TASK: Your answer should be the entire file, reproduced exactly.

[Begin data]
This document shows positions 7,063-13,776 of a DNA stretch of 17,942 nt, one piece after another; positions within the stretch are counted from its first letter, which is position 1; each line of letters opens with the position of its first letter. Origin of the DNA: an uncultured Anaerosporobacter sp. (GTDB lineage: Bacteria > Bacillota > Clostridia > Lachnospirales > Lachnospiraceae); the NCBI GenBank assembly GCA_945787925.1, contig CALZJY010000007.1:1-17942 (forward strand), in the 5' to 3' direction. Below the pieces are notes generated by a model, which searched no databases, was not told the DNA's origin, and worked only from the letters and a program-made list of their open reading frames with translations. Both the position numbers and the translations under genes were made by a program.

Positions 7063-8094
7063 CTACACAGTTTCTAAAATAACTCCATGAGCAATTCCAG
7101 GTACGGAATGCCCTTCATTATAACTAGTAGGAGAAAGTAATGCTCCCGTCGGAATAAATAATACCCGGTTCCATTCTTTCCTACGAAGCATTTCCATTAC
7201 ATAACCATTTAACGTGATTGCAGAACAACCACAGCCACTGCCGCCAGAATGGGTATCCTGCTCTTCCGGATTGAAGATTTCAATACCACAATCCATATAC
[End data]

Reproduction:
This document shows positions 7,063-13,776 of a DNA stretch of 17,942 nt, one piece after another; positions within the stretch are counted from its first letter, which is position 1; each line of letters opens with the position of its first letter. Origin of the DNA: an uncultured Anaerosporobacter sp. (GTDB lineage: Bacteria > Bacillota > Clostridia > Lachnospirales > Lachnospiraceae); the NCBI GenBank assembly GCA_945787925.1, contig CALZJY010000007.1:1-17942 (forward strand), in the 5' to 3' direction. Below the pieces are notes generated by a model, which searched no databases, was not told the DNA's origin, and worked only from the letters and a program-made list of their open reading frames with translations. Both the position numbers and the translations under genes were made by a program.

Positions 7063-8094
7063 CTACACAGTTTCTAAAATAACTCCATGAGCAATTCCAG
7101 GTACGGAATGCCCTTCATTATAACTAGTAGGAGAAAGTAATGCTCCCGTCGGAATAAATAATACCCGGTTCCATTCTTTCCTACGAAGCATTTCCATTAC
7201 ATAACCATTTAACGTGATTGCAGAACAACCACAGCCACTGCCGCCAGAATGGGTATCCTGCTCTTCCGGATTGAAGATTTCAATACCACAATCCATATAC